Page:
Posted by: mutantpoodle | August 17, 2009

The Black Hole

Public OptionI’ve shared a rant about my health care history, which is, of course, unfinished, and a more temperate analysis here.  And now, from the official mother of Mutant Poodle, her own story, from her column in the Suffolk Times (subscription, so no link):

I once had a friend who remembered her doctor father making his rounds in a horse and buggy. He carried what he needed in a small black bag – instruments, medicines, bandages. He was paid whatever his patients could afford, on the installment plan.

Except for the horse and buggy, the delivery of medical care wasn’t much different in my childhood or that of my children I’m not sure when it changed, but in the early 1980s I was diagnosed with an autoimmune disease and was stunned by the thousands of dollars billed to my insurance company for the necessary tests – amounts I couldn’t imagine paying myself. I realized then that seeing a doctor was only part of my health care cost and that insurance was a necessity. I also learned that to an insurance company , I had become Typhoid Mary – I’d acquired a pre-existing condition.

Working for a small nonprofit in Washington, D.C., I was able to get insurance, but I was the one who put our group’s rate up. My payments steadily escalated as I grew older, and soon they were more than my rent. I began counting the years before I was eligible for Medicare. Eventually I solved the problem by joining an HMO. But now I could no longer go to my regular doctor, and when I needed to make an appointment, I had to call the branch in Virginia to request permission from not one but two “nurses” – one to route the call and the other to approve my request. Naming my doctor was part of my identification. When the HMO ownership changed many doctors left, mine among them, and I found myself sick but with no way to make an appointment.

That in-between age, 55 to 62, is critical for many people. They are likely to be diagnosed with a chronic illness that, although not life-threatening if treated, makes insurance unobtainable or cost prohibitive. I think of what a cliff-hanger it was for me at 59. These days a healthy friend who’s 60 pays an insurance premium that’s more than her mortgage. And I’m not even touching on the special difficulties of younger people and children.

Working with the frail elderly, I knew Medicare was there for them as a backup, but many times I met people who hadn’t reached the magic age and who either were not sick enough to be considered eligible for medical disability or were caught up in the backlog of pending cases, just as bad today as it was then. Public resources offered patients only trips to D.C. General, a long distance to travel, long waits, more travels and waits for diagnostic tests and medicines. They never saw the same doctor twice.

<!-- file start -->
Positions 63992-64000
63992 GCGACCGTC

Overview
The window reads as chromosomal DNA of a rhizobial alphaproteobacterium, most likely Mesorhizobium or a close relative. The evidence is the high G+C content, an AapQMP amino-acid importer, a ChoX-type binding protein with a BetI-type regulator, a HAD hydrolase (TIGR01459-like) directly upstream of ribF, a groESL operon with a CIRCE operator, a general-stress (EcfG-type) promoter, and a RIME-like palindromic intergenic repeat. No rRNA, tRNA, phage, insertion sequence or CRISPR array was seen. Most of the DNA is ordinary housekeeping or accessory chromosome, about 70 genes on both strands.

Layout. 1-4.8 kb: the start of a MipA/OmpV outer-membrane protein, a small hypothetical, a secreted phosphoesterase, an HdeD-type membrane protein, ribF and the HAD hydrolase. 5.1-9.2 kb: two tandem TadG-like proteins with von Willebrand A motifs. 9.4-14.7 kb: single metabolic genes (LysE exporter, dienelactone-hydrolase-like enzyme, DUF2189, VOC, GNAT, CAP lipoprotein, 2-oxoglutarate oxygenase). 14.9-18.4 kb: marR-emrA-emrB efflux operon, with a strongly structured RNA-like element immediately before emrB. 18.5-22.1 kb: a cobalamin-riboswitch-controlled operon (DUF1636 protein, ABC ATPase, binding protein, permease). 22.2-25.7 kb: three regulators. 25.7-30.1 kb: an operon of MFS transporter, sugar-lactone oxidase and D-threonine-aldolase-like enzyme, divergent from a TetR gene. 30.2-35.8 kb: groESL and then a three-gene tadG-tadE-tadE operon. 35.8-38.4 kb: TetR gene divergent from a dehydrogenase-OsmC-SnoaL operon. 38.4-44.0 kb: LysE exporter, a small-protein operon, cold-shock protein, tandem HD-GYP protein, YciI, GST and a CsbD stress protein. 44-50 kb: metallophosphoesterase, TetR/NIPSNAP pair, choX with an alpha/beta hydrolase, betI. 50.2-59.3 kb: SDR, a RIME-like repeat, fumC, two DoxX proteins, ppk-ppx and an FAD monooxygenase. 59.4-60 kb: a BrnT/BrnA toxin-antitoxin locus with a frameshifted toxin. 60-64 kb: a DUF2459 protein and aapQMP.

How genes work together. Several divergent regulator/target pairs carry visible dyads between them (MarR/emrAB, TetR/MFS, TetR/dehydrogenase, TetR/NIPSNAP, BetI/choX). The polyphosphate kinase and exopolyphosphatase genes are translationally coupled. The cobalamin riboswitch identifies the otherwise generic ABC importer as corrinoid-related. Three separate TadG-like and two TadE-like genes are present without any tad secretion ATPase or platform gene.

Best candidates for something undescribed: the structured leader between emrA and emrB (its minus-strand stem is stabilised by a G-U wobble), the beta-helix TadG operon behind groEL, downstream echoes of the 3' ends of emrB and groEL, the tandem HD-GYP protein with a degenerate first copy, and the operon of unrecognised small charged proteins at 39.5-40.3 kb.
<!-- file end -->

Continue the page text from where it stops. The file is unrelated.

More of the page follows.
At work I sometimes collaborated with a free medical clinic where doctors, students, nurses and other volunteers cobbled together free health care for people who couldn’t afford to pay. It was a living, working diagram of the complexities that have come with medical progress. A measure of the clinic’s struggle was that a core founder eventually resigned to become a contemplative nun , believing she could do more good in that role.

Now, as the health care bill is being shaped in Congress, scary scripts advertise that anonymous bureaucrats will dictate our care if we have a government option. I wonder what world the people who write them live in. I have been on Medicare for over 13 years, and the only time anyone dictated to me was when I subscribed to a Medicare “Advantage” program through an insurance company. These days, on the East End, we are seeing an insurance company using its clout to try to shortchange our local hospitals, using the people who rely on its insurance as bargaining chips.

I am still waiting for the conservative solution to all this.  Is it permanent access to COBRA?  Access, to any citizen, to the US Governments’ (privately provided) health care plans? Is it dropping the age requirement for Medicare?

Tell me it’s tax cuts, and I’ll laugh in your face.

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